The physical benefits are obvious, but other benefits are more subtle and no less important. Take the development of cognitive functioning. Factoring out other variables, studies of students in California and nationwide show that schools that use outdoor classrooms and other forms of experiential education produce significant student gains in social studies, science, language arts, and math. One 2005 study by the California Department of Education found that students in outdoor science programs improved their science testing scores by 27 percent.
And the benefits go beyond test scores. According to a range of studies, children in outdoor-education settings show increases in self-esteem, problem solving, and motivation to learn…
Even without corroborating evidence or institutional help, many parents notice significant changes in their children’s stress levels and hyperactivity when they spend time outside.
What can parents do?
This kind of insight isn’t limited to dedicated researchers. The Leave No Child Inside movement has gone mainstream as parents have intuitively felt there’s something wrong with hours of TV, computers, and gaming devices after a day spent behind a desk at school and in the car for errands on weekends.
However, insight from experts does help make sense of how and why to increase your family’s outdoors time. In Aha Parenting, Dr. Laura Markham writes that kids who get sufficient time in nature are calmer, happier, healthier, more fit, better students and more creative. What an easy fix — and free — for much of what ails the modern world!
She also writes, “Your grandmother was right: Kids need fresh air and exercise. We all do. Families who find ways to be outdoors together nurture not only their bodies, but their connection to all of life — and to each other.”
I agree, and I bet you do, too.
Camp as nature sanctuary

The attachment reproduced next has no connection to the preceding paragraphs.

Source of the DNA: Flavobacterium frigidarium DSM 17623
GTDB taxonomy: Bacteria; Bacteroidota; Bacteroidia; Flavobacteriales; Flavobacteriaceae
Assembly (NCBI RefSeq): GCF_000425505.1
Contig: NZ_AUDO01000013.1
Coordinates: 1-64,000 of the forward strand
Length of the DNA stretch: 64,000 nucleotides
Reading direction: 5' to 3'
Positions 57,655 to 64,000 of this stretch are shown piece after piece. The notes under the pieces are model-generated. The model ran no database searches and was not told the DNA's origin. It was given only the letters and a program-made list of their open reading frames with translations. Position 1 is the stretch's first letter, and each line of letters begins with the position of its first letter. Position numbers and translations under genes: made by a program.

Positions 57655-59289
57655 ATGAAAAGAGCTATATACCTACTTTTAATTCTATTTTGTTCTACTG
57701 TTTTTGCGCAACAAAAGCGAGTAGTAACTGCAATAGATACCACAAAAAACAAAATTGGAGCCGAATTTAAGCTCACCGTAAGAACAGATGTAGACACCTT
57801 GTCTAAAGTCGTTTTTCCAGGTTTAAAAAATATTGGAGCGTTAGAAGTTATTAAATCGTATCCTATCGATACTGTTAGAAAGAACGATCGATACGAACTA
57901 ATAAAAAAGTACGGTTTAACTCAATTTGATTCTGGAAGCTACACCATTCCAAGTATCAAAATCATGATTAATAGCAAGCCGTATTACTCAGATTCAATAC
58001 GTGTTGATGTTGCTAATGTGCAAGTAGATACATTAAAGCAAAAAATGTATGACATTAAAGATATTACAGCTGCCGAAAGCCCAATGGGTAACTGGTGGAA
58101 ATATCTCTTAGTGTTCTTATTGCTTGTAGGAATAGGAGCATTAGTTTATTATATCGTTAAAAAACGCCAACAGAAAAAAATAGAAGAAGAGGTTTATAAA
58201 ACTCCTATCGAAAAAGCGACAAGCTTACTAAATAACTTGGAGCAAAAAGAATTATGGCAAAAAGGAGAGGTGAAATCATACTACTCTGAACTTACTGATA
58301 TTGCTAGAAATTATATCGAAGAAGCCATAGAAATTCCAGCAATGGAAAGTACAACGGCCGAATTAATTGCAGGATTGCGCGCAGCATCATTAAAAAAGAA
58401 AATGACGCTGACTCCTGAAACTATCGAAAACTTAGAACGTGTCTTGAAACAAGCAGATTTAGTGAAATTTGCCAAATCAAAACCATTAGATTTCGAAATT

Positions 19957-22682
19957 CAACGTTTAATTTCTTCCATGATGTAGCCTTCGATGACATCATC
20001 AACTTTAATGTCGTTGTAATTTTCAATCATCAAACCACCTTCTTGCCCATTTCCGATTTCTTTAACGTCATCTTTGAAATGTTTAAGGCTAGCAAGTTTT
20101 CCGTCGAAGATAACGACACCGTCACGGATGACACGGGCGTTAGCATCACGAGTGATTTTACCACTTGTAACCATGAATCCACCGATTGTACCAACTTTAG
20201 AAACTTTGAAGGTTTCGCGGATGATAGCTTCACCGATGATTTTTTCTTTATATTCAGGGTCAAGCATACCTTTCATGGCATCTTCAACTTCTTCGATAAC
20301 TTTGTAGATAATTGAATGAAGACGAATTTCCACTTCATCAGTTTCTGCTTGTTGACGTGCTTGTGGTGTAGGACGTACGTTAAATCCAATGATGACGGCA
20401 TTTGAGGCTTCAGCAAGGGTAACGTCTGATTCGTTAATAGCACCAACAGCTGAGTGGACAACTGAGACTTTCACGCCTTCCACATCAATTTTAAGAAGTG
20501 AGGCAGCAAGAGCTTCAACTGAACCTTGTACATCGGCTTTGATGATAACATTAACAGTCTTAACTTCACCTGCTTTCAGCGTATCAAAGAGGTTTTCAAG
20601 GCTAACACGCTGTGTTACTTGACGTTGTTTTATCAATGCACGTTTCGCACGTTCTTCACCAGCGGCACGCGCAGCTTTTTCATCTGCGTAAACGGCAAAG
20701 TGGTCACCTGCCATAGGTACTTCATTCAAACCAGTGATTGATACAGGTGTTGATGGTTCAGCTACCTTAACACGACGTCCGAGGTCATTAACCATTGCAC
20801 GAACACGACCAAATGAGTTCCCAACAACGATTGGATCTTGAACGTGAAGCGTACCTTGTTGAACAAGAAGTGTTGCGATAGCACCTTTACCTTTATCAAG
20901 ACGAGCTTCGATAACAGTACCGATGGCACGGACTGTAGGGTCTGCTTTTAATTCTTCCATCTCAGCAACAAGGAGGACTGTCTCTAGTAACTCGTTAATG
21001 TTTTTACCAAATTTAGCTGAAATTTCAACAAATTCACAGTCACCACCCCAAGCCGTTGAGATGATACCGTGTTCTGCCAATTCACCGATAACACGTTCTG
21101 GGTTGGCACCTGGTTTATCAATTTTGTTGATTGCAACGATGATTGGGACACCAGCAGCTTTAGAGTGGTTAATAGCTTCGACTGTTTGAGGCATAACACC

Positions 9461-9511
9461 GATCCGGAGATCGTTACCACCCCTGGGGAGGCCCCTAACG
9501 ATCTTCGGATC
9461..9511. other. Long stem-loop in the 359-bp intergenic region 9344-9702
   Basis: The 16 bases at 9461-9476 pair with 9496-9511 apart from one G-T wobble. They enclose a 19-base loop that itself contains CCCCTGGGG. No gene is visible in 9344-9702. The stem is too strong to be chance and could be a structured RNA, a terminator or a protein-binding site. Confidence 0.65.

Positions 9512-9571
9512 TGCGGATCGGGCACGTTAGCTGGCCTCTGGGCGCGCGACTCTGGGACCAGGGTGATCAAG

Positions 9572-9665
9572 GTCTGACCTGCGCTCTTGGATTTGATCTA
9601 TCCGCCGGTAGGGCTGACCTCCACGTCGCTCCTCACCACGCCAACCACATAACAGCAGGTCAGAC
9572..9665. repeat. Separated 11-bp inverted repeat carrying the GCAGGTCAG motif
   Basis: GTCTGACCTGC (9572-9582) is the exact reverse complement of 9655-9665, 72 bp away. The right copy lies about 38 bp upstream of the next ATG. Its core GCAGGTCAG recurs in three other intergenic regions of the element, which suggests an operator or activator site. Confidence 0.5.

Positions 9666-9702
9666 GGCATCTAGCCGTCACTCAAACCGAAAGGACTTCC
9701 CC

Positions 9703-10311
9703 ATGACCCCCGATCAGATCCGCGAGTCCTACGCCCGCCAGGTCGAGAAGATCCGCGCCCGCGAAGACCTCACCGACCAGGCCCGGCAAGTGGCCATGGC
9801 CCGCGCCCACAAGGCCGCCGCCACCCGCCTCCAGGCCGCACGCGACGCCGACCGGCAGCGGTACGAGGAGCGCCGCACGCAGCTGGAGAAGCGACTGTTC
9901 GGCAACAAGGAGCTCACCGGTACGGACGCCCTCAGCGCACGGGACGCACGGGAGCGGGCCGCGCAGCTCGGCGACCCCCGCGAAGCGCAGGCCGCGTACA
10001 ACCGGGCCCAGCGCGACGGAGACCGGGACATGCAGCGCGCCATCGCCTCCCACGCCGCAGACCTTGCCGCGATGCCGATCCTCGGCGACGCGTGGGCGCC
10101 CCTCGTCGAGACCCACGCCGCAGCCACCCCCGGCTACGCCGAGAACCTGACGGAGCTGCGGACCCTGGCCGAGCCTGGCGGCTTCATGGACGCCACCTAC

Both Markham and Louv have a trove of advice for how to increase your bonding time as a family outdoors. But even when everyone can’t do it all together, traditional outdoors summer camps like Camp Alleghany provide the setting, the philosophy, and the commitment to a holistic natural experience for your camper.
Now that I’m raising my own child, I feel more than ever just how important it is that we keep our connection to and reverence for the natural world alive. How we treat our earth, and how we experience nature, is akin to how we treat each other and all life. Our beautiful creation inspires us, nurtures us, feeds us, awes us, and in the end, keeps us healthy while providing for our needs. That’s something no screen, movie, or joystick could ever do so wholly and completely.
So as your daughter comes to camp this year, remember back to your own childhood and know that you, too, are held and nourished by the natural world. In fact, Louv’s other books is geared a bit more toward adults. In The Nature Principle: Reconnecting with Life in a Virtual Age Louv urges adults to regularly make that crucial time in nature a part of every day life.
One thing is certain: reconnecting with nature will unleash happy memories, make you feel young, and inspire you. For kids it will build those experiences and memories brand new. All that from flowers, birds, trees, rivers, and mountains! Aren’t people lucky?
–Elizabeth Dawson Shreckhise, Assistant Director, Camp Alleghany for Girls